Hypocrisy Alert: HRC Attacks Obama For Skirting Campaign Rules She Skirts

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You know the one about Caesar’s wife?

On the campaign trail, Barack Obama has decried the dirty influence in Washington of lobbyists and their campaign contributions, suggesting that he–not Hillary Clinton–has the desire and ability to clean up Washington. After all, in the Senate, he did manage to pass an ethics and lobbying reform bill, and he has eschewed campaign contributions gathered (“bundled,” in political parlance) by lobbyists. At the recent Jefferson Jackson dinner in Iowa, Obama proclaimed:

I am in this race to tell the corporate lobbyists that their days of setting the agenda in Washington are over. I have done more than any other candidate in this race to take on lobbyists — and won. They have not funded my campaign, they will not get a job in my White House, and they will not drown out the voices of the American people when I am President.

That was a not-too-subtle dig at Hillary Clinton, whose campaign is fueled and guided by lobbyists.

So now the HRCers are fighting back, using whatever they can to tarnish the reformer challenging the Establishment favorite. The Washington Post reported today that Obama has used his leadership political action fund, Hopefund, to make $180,000 in donations to Democrats in Iowa, New Hampshire and South Carolina, the critical early states. Which means he has been exploiting the leadership PAC scam long embraced by pols on both sides of the aisle to bolster their presidential ambitions–and to duck various rules about political fundraising and spending. Politicians routinely use these PACs to dole out contributions to present and future supporters, to underwrite their own political activity, and to keep aides on the payroll between elections. In fact, Hillary Clinton’s leadership PAC, HillPAC, has been one of the biggest of these operations.

Still, that didn’t stop Clinton–trailing Obama by 4 points in the most recent Iowa poll–from accusing Obama of misusing his leadership PAC. Responding to The Washington Post article, the Clinton campaign zapped out a statement this afternoon:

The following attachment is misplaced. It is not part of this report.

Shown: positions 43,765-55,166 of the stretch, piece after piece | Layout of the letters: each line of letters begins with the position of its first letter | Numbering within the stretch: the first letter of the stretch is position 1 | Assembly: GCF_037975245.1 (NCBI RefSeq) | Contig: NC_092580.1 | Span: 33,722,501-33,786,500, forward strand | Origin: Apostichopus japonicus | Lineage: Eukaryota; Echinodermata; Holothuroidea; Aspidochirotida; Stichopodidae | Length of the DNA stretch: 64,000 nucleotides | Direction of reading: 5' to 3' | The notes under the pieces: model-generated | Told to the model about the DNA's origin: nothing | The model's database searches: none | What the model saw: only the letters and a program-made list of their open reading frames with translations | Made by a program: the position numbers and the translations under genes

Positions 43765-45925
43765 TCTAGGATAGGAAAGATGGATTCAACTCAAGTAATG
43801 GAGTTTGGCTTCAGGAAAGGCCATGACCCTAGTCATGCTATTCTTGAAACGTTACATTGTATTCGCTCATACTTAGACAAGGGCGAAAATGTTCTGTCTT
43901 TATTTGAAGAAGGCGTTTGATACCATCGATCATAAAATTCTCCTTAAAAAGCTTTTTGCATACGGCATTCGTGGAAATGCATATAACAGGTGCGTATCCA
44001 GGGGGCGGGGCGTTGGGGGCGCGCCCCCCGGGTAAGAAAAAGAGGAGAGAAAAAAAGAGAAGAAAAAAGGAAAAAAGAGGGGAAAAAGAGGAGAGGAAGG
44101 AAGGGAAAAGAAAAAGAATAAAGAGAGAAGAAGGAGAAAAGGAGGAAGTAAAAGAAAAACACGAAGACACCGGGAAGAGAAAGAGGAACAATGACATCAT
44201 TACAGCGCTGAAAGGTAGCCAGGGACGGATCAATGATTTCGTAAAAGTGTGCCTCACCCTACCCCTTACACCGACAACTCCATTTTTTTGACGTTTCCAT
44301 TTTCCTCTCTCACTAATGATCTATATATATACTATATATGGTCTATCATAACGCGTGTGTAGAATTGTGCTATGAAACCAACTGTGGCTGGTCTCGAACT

The Obama campaign’s failure to deny that it committed campaign finance violations speaks volumes. Instead of launching irrelevant attacks, Senator Obama should answer a simple question: Did Obama campaign officials direct the Hopefund to make contributions to officials and entities in states holding nominating contests? If the answer is no, they should just be direct and say so.

The Post article did not state that Obama had broken any campaign laws, but critics of leadership PAC have argued (quite justifiably) that leadership PACs are designed to permit candidates to skirt campaign contribution and donation limits and that the Federal Elections Committee ought to rein them in.

Then does the Clinton campaign have a point about Obama? If so, it should direct the same questions toward itself. As the Post reported last year, HRC’s HillPAC has operated in the exactly the same manner as Obama’s Hopefund:

Clinton has used HILLPAC to spread money around the country — $90,000 to Senate candidates, $30,000 to House candidates, $24,000 to gubernatorial candidates, $45,000 to national party committees and $30,000 to state party committee. As you would expect, HILLPAC made donations to candidates and parties in the key early presidential states of Iowa and New Hampshire.

So instead of Caesar’s wife, perhaps the Clintonites ought to be thinking about glass houses. Then again, in politics, when you’re down in the polls, you throw stones, no matter where you reside.

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We didn't know what to expect when we told you we needed to raise $400,000 before our fiscal year closed on June 30, and we're thrilled to report that our incredible community of readers contributed some $415,000 to help us keep charging as hard as we can during this crazy year.

You just sent an incredible message: that quality journalism doesn't have to answer to advertisers, billionaires, or hedge funds; that newsrooms can eke out an existence thanks primarily to the generosity of its readers. That's so powerful. Especially during what's been called a "media extinction event" when those looking to make a profit from the news pull back, the Mother Jones community steps in.

The months and years ahead won't be easy. Far from it. But there's no one we'd rather face the big challenges with than you, our committed and passionate readers, and our team of fearless reporters who show up every day.

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